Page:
Asian markets were up across the board as news of a truce between Chinese President Xi Jinping and US President Donald Trump swept through the market. The agreement reached during the G-20 Summit in an unrelated meeting puts a halt on tariff escalation and gives teams on both sides 90 days to work on a concrete trade agreement. Areas of contention include technology, agriculture, and intellectual property.
The Japanese Nikkei lagged the market with a gain of 1.00%. The China-centric Shang Hai Composite and Heng Seng Index both posted gains greater than 2.5%. Others in the region closed with gains near 1.75% as easing trade tensions (and a dovish FOMC) point to renewed global growth.
Miners Lead The EU Market At Midday
Mining and auto stocks were up more than 4% at midday in the EU. The news of easing tariffs threats bode well for both sectors who’ve been threatened by increasing cost and declining demand related to the US/China trade dispute. EU based miners have a heavy exposure to China which helped drive shares of Antofagasta, Glencore, and Anglo American up more than 6%.
The German DAX led the major indices of the region with an advance of 2.5% in early trading. The gains in Germany were moderated to about 2.25% by midday but were still leading by a significant margin. The UK FTSE was a distant second with a gain of 1.61% while the French CAC trailed the powerhouse-markets with an advance of only 0.90%. Brexit negotiations and the Italian budget stand-off are still unresolved.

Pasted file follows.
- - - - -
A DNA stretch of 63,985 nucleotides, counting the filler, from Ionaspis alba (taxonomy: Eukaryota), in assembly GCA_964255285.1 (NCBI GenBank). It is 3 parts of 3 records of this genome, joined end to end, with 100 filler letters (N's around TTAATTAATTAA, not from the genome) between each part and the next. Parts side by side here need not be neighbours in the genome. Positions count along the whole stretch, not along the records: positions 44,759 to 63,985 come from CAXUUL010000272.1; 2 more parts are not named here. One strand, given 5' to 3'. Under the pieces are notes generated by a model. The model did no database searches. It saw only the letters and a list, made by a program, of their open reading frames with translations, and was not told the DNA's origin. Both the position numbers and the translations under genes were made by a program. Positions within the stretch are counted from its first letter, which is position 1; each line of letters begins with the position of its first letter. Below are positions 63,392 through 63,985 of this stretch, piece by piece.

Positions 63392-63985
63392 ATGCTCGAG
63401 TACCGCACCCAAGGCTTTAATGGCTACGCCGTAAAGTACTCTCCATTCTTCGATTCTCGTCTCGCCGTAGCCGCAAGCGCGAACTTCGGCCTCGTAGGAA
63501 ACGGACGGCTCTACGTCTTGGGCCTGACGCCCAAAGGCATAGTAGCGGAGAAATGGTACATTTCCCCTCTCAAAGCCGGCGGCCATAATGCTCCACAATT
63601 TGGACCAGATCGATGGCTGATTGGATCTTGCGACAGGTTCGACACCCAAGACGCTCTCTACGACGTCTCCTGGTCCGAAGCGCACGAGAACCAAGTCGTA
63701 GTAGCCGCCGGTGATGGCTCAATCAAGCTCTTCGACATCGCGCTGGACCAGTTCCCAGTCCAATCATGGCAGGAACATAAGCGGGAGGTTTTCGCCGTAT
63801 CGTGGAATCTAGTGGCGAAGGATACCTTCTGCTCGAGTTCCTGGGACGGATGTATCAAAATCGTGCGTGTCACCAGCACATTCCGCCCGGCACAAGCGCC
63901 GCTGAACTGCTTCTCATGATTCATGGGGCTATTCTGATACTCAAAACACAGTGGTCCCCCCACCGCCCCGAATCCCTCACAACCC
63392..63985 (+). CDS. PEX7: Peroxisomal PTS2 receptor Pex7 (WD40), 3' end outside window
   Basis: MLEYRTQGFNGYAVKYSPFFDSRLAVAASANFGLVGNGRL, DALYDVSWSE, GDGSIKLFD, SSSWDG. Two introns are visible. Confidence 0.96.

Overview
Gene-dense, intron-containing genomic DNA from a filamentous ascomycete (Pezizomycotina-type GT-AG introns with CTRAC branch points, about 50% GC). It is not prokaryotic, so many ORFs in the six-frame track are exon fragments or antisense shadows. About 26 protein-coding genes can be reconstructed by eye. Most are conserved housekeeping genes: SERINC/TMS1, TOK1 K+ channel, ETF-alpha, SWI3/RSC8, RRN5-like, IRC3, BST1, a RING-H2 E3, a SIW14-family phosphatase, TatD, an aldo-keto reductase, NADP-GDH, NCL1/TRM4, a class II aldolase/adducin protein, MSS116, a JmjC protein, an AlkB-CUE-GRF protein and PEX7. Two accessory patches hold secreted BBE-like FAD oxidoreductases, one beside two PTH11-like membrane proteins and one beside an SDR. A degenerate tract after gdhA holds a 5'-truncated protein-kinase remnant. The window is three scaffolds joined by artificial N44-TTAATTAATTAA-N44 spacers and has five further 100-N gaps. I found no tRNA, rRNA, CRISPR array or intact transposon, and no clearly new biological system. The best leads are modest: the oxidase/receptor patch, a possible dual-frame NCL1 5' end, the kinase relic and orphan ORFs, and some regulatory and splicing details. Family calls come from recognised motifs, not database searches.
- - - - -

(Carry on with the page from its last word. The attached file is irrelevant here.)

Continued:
US Futures Point To Big Gains, Dow Surges 450 Points
The US futures market indicated a strongly positive open for the major indices on Monday morning. The NASDAQ led with a gain near 2.25% but the blue-chip Dow Jones Industrials and broad-market S&P 500 were both close behind with gains near 1.80%. The surge is due in part to the Trump-Xi agreement which is being viewed as a best-case scenario event, the surge is also due in part to the Fed’s dovish turn of sentiment. The combination is a powerful catalyst that should open the doors to future, global, GDP growth.
Secretary of the Treasury Steve Mnuchin expressed hope on Monday morning teams on both sides would be able to turn the tempory truce in a lasting agreement. Despite the ray of hope provided by the agreement, some pundits are already pointing to glaring differences of opinion that could easily derail any future improvements in relations. This week traders will be on the lookout for signs the two sides are following up on the truce announcement.
In energy news, the price of Brent and WTI both spiked about 5% in early Monday trading and helped lift stocks. The move is driven by expectations OPEC will vote to cut production at their meeting in Vienna scheduled for this week.
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